The seed never falls far from the tree. Photo by Bibhash Banerjee on Unsplash

In short, we could all do better. This world is not binary: most parents are both good and bad depending on the day. I might be doing it alone but it doesn’t mean I am any good at it, just that I don’t have the luxury of deciding to step out for years at a time.

And I am all for putting in the work to create a world where men feel appreciated, valued and heard. Where they can grow into their power in a way which doesn’t involve crushing (either physically, emotionally or financially) the women and children in their lives. That’s something that we can all believe in. Happy Father’s Day.

A home of one’s own

With apologies in advance that this blog isn’t the jolliest place to be, I do want to tangle with some critical topics as well as being here for encouragement on these journeys. There is so much content out there about how easy financial independence is – just get out there and do it!! – but it doesn’t ring true for me. It is absolutely not impossible, but if the system is stacked against you, you will feel the burn a hell of a lot more. And for me, I am comfortable in both looking at my own journey and how it’s working, and what is going on out there which is impacting others – and what some of this means for equality.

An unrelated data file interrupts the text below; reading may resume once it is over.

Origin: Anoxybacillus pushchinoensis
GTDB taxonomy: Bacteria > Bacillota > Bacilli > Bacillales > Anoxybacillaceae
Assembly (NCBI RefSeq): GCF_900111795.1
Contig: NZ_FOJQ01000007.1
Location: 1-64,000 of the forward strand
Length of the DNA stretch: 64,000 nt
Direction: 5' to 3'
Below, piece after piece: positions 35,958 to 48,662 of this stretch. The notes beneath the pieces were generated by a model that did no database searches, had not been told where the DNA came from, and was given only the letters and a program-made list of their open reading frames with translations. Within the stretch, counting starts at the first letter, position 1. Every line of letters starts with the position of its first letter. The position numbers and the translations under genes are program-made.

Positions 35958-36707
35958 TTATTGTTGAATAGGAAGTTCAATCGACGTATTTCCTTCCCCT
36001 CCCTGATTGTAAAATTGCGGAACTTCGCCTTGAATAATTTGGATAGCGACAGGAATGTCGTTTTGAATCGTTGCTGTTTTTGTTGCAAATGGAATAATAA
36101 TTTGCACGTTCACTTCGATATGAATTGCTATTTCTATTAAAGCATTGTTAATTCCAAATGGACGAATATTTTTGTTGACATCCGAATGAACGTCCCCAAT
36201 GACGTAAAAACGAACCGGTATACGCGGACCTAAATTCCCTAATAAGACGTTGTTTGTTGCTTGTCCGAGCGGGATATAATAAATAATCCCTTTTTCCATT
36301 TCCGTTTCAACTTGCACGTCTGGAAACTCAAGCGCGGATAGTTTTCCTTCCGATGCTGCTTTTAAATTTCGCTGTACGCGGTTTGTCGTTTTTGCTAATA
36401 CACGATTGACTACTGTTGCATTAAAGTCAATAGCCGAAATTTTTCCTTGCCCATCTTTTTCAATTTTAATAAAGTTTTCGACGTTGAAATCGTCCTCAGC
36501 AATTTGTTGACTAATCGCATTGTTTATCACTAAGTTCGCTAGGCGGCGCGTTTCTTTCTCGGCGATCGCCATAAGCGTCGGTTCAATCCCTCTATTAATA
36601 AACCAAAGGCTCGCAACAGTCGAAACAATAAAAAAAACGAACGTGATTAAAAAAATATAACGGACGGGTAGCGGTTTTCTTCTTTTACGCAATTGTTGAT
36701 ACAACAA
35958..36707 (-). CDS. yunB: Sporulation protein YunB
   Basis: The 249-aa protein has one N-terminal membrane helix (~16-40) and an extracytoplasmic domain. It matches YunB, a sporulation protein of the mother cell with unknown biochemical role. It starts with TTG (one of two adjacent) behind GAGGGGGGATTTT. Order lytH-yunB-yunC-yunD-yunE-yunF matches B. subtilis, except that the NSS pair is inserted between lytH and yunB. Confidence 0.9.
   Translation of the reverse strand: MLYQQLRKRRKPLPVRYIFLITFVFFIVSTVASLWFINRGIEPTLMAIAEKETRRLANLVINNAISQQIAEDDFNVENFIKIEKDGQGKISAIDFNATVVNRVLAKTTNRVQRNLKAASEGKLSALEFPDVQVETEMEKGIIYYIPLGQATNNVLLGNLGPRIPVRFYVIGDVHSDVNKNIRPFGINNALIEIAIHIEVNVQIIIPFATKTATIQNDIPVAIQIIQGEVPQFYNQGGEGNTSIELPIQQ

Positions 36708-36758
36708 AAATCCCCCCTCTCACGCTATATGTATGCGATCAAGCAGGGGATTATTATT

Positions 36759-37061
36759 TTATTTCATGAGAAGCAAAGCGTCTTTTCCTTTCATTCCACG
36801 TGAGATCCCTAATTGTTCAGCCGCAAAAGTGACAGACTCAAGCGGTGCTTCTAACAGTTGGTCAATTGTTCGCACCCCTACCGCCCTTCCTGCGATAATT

I’ve written a lot about specific elements of the system and how it works either for or against particular minorities (check out posts on how racialised the financial systems are plus the financial constraints and stacked barriers for single mothers. I also want to say up front that I recognise the privileges that I come with so I am not saying this to ‘own’ or appropriate these issues, but to talk openly about areas where and how I am tangling with them personally. In my view, refusing to acknowledge how systemic power structures work is part of institutionalising privilege in order to extend it’s power, so calling it out has to be part of how we can meaningfully respond. I also find it both essential to understand in terms of why things feel like they move so slowly for me.

A room of one’s own? Not for you, soz. Photo by Devon Janse van Rensburg on Unsplash

This week’s post was kicked off for me by reading an article about why single women in the UK cannot afford to buy a home based on an excellent 2019 report with the same title as this blog post. House prices in the UK are unaffordable for so many that those on median wages – which includes nurses and frontline health care workers – will not be able to access a mortgage in more than three-quarters of the country. This has greater implications for women, because women are more likely to be in low paid jobs and are also more likely to work part time due to caring responsibilities.